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No. 15: Spring 1981

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The Novaya Zemlya Effect

Rarely, as the long polar night draws to a close, the sun will suddenly burst above the horizon weeks ahead of schedule. This is the Novaya Zemiya Effect, and it is basically a polar mirage. Even when the sun is still 5 below the horizon, its light can become trapped between thermoclines and be transmitted over the usual horizon. The atmospheric ducts act much like flat light pipes. In the Novalya Zemlya Effect the sun's image is grossly distorted, quite different from the high quality mirages sometimes seen over hundreds of miles in the polar latitudes.

(Anonymous; "New Light on Novaya Zemlya Polar Mirage," Physics Today, 34: 21, January 1981.)

Reference. Related atmospheric phenomena are collected in Section GEM in our Catalog: Rare Halos. More information on this book here.

Triple Novaya Zemlya Effect Triple Novaya Zemlya Effect.
Three distorted images of a sun still well below the horizon.

From Science Frontiers #15, Spring 1981. 1981-2000 William R. Corliss

Science Frontiers Sourcebook Project Reviewed in:

Quotes

  • "A sourcebook of unexplained phenomena is therefore a valuable addition to a collection of scientific literature. William R. Corliss has provided this in the past with his source books of scientific anomalies in several subjects, and now he has provided it for astronomy. He has done an excellent job of collecting and editing a large amount of material, taken in part from scientific journals and in part from scientific reporting in the popular or semi-scientific press." -- "The Mysterious Universe: A Handbook of Astronomical Anomalies", reviwed by Thomas Gold, Cornell University, in Icarus, vol.41, 1980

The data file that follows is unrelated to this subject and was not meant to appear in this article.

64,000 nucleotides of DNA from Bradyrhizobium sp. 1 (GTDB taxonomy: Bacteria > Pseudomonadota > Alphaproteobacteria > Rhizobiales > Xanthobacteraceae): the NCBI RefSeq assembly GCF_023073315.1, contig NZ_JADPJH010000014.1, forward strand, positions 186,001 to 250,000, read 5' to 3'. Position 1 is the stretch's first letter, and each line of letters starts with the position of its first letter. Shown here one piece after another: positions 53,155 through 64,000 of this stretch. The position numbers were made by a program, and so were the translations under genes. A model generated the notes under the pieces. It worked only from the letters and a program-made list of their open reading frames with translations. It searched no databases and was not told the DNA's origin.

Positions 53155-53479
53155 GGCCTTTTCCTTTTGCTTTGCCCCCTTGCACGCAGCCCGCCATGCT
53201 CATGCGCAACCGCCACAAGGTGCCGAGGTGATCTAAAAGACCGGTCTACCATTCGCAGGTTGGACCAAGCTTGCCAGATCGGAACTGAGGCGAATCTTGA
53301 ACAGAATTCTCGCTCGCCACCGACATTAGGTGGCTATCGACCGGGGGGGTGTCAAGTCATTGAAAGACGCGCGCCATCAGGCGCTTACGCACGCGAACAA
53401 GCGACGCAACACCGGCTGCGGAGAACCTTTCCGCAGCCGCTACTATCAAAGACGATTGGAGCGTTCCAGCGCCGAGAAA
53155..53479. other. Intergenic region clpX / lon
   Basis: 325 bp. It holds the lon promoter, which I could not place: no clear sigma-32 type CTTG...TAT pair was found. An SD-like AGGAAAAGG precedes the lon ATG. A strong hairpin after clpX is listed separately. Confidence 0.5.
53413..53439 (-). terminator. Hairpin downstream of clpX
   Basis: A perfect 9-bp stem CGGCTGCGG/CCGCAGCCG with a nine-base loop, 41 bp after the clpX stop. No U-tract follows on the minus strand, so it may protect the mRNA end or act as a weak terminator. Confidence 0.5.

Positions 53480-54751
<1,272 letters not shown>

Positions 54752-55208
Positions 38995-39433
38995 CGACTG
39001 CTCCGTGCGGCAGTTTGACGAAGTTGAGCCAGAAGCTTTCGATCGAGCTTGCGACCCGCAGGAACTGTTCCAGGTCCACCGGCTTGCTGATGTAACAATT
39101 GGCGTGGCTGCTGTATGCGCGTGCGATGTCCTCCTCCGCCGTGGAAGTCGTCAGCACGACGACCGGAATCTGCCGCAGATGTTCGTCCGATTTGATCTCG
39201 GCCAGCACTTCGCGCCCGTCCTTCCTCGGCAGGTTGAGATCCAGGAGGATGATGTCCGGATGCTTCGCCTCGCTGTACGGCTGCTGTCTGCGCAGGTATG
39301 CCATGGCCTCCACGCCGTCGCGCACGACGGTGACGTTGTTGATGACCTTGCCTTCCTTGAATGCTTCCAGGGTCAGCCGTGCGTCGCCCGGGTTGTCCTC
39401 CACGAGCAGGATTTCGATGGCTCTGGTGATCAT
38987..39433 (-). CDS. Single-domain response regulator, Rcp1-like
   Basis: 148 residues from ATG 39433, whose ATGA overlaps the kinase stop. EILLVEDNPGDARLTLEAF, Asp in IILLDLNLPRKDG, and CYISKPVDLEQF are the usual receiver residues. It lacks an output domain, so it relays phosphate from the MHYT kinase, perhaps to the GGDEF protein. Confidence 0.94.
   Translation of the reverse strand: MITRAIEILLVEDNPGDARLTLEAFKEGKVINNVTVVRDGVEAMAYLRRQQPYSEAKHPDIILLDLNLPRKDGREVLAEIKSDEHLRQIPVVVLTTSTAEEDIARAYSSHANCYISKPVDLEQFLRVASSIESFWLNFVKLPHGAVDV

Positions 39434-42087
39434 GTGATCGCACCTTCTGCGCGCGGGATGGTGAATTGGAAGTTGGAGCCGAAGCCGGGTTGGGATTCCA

• "An interesting, systematic presentation of unusual weather [..] This book is recommended for a general audience" --"Corliss, William R., Tornados, Dark Days, Anomalous Precipitation, and Related Weather Phenomena, Sourcebook Project, 1983.", revieweed in Choice, September 1983
  • "..the science is necessarily somewhat speculative, but Corliss's symthesis is based on reputable sources." -- "Corliss, William R. (Compiler). Lightning, Auroras, Nocturnal Lights, and Related Luminous Phenomena" reviwed by Joseph M. Moran, Univ. of Wisconsin in Science Books and Films, Sep/Oct 1983

  • "Before opening the book, I set certain standards that a volume which treads into dangerous grounds grounds like this must meet. The author scrupulously met, or even exceeded those standards. Each phenomenon is exhaustively documented, with references to scientific journals [..] and extensive quotations" -- "Book Review: The moon and planets: a catalog of astronomical anomalies", The Sourcebook Project, 1985., Corliss, W. R., Journal of the Royal Astronomical Society of Canada, Vol. 81, no. 1 (1987), p. 24., 02/1987